"Whether the world will see I'm a better man than others by far" exclaims Harriet during the opening track of 'Skin And Bones' with its strange echoey and droll metronomic tones that set the scene for a master piece of simplistic song construction. The notes dart and weave, then by turns accelerate and decelerate into beautiful syncopated earwormery. "Stellar talents", as one internet critic once commented, are easily the words to sum up Harriet Wheeler and David Gavarin's take on atmospheric pop folk, with their unique blend of catchy melodicism inspired from a palette of sparse guitar tones and effects devoid of any synthesisers or orchestral overtures on this their debut album.

Then.. complete change of mood - and the radio friendly hit single of 'Here's Where The Story Ends' sings out with its high tempo acoustic soft plectrum style (so beloved of Marr) strumming a wistful forlornness behind the lyric sentiment.
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Format: Audio CD Verified Purchase
This cd is one that I have been after for a while and as a long time fan of the Sundays I was not dissapointed with it. I have always had a soft spot for the song "Hears were the story ends" and was so pleased that other tunes were also as good on this cd! Well worth a listen if you like your music!
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Format: Audio CD
Rated as the 93rd best album of all time by NME magazine in 1993, the Sundays groundbreaking debut album could, quite easily, top any all-time best top 10. With Harriet Wheeler's wispy vocals (perhaps matched only by the voice of Frente's Angie Hart)entwined within a web of carefully constructed guitar chords and drum rhythms, the album borders, somewhat contradictorily, upon both the majestic and the fragile. Highlights include I Kicked a Boy, Here's Where The Story Ends, Can't Be Sure and, perhaps The Sundays most impressive song to date, the appropriately named 'Finest Hour'. This bitter-sweet and often enchanting album is a must for any true music fan's cd collection.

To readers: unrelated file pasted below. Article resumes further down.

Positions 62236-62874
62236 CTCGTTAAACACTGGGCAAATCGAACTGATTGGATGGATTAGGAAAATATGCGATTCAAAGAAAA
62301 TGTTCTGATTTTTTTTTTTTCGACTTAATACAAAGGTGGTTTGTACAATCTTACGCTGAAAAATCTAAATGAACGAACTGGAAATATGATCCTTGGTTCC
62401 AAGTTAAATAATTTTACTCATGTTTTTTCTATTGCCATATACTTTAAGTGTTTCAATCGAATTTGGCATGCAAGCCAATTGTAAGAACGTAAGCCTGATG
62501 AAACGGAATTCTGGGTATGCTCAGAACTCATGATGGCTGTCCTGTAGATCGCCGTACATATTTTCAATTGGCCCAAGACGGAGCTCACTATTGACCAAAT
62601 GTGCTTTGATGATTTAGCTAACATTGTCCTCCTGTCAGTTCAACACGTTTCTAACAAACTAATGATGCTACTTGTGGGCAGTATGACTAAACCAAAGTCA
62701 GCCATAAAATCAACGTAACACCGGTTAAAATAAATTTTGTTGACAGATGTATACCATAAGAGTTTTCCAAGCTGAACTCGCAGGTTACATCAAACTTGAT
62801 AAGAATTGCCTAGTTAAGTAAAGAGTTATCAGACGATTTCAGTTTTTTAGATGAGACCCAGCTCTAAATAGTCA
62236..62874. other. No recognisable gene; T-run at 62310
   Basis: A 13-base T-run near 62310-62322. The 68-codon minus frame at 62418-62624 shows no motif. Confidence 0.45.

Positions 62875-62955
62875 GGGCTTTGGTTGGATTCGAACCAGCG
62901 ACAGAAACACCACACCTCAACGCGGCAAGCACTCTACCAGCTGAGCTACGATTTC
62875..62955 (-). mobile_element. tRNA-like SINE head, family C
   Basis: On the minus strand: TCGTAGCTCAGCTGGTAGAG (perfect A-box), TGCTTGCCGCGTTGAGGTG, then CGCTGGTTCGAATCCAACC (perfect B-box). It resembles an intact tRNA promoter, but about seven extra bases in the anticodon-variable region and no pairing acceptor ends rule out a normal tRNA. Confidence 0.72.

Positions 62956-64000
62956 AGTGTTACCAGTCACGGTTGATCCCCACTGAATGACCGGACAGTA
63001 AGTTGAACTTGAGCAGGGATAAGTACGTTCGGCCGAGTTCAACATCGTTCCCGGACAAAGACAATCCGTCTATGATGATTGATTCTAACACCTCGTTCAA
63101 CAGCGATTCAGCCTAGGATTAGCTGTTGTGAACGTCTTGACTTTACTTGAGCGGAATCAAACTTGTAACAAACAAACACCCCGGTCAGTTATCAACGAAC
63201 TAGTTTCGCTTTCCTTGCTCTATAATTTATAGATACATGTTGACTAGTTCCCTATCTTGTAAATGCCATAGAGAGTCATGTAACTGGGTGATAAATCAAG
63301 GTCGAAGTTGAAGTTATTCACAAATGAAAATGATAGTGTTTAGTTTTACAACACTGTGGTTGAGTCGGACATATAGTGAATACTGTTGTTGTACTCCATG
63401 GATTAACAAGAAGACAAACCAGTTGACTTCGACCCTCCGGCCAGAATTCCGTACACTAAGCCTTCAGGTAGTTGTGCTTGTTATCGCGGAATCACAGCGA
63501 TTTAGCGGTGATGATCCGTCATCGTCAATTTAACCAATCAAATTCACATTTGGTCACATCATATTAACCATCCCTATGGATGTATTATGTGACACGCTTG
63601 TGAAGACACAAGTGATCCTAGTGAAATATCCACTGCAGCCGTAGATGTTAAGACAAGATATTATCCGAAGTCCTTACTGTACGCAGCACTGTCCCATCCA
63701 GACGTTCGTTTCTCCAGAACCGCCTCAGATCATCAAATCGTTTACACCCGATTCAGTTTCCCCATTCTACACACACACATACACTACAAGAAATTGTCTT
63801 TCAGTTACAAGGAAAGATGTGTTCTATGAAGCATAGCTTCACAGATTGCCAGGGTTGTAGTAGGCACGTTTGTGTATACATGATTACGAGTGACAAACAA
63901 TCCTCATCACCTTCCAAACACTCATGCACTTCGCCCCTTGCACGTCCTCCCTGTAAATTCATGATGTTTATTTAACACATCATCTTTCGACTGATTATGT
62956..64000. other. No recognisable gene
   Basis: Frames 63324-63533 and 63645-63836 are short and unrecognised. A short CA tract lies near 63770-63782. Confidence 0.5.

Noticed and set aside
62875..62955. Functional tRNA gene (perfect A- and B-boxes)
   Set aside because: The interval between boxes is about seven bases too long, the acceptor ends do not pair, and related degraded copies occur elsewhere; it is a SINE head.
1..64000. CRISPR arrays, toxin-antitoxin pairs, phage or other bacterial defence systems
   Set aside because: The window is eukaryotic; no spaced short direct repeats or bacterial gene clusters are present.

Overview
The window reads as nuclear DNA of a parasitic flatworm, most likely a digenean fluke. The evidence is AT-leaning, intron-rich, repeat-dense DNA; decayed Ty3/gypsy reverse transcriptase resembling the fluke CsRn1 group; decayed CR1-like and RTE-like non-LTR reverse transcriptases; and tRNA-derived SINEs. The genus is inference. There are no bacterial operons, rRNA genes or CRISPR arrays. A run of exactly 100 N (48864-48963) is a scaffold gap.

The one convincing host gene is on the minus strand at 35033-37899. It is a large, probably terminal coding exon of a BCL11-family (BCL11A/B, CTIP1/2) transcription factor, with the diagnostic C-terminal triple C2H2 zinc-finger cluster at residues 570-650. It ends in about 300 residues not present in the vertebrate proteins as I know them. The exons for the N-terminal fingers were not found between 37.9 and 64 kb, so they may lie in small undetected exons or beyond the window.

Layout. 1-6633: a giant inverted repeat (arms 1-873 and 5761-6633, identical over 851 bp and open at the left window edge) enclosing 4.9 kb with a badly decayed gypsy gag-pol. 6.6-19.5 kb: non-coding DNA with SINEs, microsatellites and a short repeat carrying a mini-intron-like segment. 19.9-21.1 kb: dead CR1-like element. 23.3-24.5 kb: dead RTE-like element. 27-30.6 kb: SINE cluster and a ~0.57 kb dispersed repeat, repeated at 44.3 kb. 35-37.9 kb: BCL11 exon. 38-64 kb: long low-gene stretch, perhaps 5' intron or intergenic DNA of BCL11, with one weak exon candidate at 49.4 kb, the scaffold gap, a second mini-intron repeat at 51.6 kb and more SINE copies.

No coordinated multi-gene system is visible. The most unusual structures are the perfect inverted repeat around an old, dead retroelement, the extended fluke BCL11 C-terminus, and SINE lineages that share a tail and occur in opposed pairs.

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Format: Audio CD
Utterly one of the greatest recording ever made. Harriet Wheeler's voice is sublime and the songs are the perfect tools to display it. One of the very few perfect albums where every single song fits in together and nothing at all seems out of place. As fresh and beautiful as it was when it was released 11 years ago in 1989 (that makes me feel old). Pure and simple one of the most beautiful recordings in existence.
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Format: Audio CD
Far and away the Sundays' strongest and most consistent album, "Reading, Writing and Arithmetic" is a virtually flawless piece of indie heaven.

Harriet Wheeler's petulant, little girl vocals perfectly suit the mood, the arrangements are thoughtful and melodic and the playing understated but superb. Anyone wishing to learn the art of tasteful rhythm guitar should have this in their collection.

Every song is beautifully crafted, and the album as a whole has a lovely flow and feel. There's something very "young" about the atmosphere this record evokes, and I find it irresistible. I've been listening to this album regularly since it was first released and it sounds just as fresh as ever.

Utterly wonderful. Sadly nothing else they did was quite as good.